Ellis Park Race Track sits right on the banks of the Ohio River, on the side, in fact, that would ordinarily see it placed within Indiana but given the way this particular section of the border runs, it is actually in Kentucky.
The race meet at Ellis Park is a summer affair with 30 quality live race days taking place on Fridays, Saturdays and Sundays from late June until early September.
Racing has been taking place here since 1922 and so the thoroughbred history in the area is strong, though it’s in recent years that things have really taken off.
At the 2019 meet, the leading trainers at Ellis Park read like a who’s who of American racing:
- Steve Asmussen,
- Brad Cox,
- Brendan Walsh,
- Dale Romans,
- Kenneth McPeek and
- Mark Casse
all appearing in the top ten.
Tyler Baze was the leading rider here in 2019 on prize money, but it was more than a little interesting to see that it’s right here at Ellis Park that former British and Irish-based jockeys have really been able to make their mark. Declan Carroll, Declan Cannon and Adam Beschizza were all among the winners and all earned prize money totalling $300,000 or more during the summer meet.
Ellis Park is all about quality then, making it a sound place to have a horse racing bet and staying safe in the knowledge that your chosen animal is not of a lowly grade.
Admission Prices at Ellis Park
Much to their great credit, Ellis Park offers free admission to their track for all race days throughout the summer meet. Upgrades are of course available for different areas of the facility, but demanding no fee for general admission for weekend racing featuring valuable events is something the owners absolutely have to be applauded for.
Ellis Park Track Details
The track at Ellis Park was designed to be the same in style as that at Saratoga in New York, so you will see similar results there. Featuring both dirt and turf tracks, being in a warm part of the country and racing through summer means conditions are very fast here more often than not and that brings speed to the fore.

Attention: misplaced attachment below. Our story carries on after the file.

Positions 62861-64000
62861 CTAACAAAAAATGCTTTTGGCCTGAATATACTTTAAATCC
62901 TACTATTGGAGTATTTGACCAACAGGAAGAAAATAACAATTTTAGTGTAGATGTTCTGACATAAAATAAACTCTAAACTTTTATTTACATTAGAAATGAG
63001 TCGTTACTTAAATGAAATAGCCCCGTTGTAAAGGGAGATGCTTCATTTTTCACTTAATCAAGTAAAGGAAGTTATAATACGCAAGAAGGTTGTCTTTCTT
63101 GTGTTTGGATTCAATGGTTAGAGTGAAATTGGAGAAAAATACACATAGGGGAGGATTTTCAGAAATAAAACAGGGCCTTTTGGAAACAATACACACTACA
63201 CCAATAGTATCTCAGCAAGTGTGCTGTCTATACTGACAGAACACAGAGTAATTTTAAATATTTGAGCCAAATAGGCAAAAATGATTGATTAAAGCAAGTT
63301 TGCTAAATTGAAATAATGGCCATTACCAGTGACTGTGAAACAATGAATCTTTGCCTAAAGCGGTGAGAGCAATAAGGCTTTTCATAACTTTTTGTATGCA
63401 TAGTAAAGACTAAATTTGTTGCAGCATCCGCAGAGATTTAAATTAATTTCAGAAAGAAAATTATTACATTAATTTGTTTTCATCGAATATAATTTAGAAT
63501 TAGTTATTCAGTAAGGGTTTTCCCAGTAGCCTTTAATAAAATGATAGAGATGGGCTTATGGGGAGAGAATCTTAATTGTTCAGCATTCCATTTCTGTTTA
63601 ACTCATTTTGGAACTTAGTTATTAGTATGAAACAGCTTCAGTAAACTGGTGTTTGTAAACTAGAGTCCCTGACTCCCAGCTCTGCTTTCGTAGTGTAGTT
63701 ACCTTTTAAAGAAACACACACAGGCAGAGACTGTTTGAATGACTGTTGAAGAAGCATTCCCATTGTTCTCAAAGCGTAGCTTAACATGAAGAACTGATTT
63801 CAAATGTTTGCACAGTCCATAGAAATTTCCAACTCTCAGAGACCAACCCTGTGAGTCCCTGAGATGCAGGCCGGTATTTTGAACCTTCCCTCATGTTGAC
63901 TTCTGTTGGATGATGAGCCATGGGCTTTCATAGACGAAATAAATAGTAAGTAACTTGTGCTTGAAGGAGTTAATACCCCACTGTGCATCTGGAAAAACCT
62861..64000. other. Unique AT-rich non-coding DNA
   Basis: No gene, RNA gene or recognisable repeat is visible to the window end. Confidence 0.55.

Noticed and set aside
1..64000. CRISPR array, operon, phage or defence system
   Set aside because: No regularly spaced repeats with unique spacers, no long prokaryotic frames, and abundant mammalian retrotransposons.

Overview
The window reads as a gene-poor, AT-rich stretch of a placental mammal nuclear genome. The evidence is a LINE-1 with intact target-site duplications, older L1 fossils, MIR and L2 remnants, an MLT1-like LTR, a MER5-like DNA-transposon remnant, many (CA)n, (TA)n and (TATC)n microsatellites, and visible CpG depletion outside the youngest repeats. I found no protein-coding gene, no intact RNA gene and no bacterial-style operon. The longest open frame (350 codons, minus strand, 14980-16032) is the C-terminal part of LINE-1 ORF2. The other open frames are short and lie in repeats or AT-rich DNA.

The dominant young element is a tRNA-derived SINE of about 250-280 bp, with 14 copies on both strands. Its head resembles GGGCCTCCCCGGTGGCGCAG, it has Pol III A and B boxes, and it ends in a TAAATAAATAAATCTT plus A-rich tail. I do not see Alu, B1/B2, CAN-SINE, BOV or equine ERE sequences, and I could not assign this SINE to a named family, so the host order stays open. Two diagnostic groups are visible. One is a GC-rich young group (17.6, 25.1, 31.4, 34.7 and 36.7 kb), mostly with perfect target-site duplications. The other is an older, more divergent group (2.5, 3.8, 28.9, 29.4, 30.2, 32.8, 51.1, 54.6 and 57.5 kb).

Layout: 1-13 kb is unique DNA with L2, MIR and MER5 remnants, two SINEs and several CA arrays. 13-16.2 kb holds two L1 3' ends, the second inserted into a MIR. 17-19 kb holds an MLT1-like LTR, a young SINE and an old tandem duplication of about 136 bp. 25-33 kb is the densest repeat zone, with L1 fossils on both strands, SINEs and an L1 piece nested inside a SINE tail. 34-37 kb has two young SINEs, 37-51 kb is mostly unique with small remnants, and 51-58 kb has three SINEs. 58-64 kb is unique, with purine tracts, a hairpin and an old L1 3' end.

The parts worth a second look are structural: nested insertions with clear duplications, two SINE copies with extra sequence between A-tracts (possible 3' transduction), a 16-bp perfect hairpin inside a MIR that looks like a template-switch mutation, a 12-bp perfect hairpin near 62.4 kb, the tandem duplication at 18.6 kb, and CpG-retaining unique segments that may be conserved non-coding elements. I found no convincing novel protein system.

While it’s a little longer than many North American courses, the dirt track at Ellis Park is still only one mile and one furlong in length, meaning tight bends which added to the speed of this warm track means that pace is a crucial factor to consider when picking out a bet with stamina for the most part thrown out the window.
There are chutes for seven-furlong and mile races on the dirt, but this doesn’t detract from the need for a quick start, a decent post position draw and tactical speed to be able to lay-up with the early pace as long as it is not break-neck.
Inside the dirt track is a one-mile turf course. The bends here are even tighter and, given the prevailing weather, firm ground is normal so once more speed is of the essence, in fact even more so than in the dirt races.
Look out for horses with strong speed figures, even over a mile, as regardless of whether they are front-runners or hold-up horses they will need to be able to race into a good position early so as not to be trapped out wide. Being effectively four or five horses wide around these bends can be enough to lose a race, regardless of a horse’s overall ability.
Biggest Races at Ellis Park
The summer meet at Ellis Park features, among other things, nine stakes races worth at least $100,000 each. Their biggest races overall are:
- Ellis Park Turf – 1m½f (turf), Fillies & Mares, July
- Good Lord Stakes – 6½f, July
- Calumet Farm Turf Cup – 1m2f (turf), August
- Ladies Turf – 1m, Fillies & Mares, August
- Tourist Mile – 1m (turf), August
- Turf Sprint – 5½f (turf), August
- Ladies Sprint – 5½f (turf), Fillies & Mares, August
- Ellis Park Derby – 1m, 3yo only, August
- Groupie Doll Stakes – 1m, Fillies & Mares, August
- Ellis Park Debutante – 7f, 2yo Fillies, August
- Ellis Park Juvenile – 7f, 2yo, August
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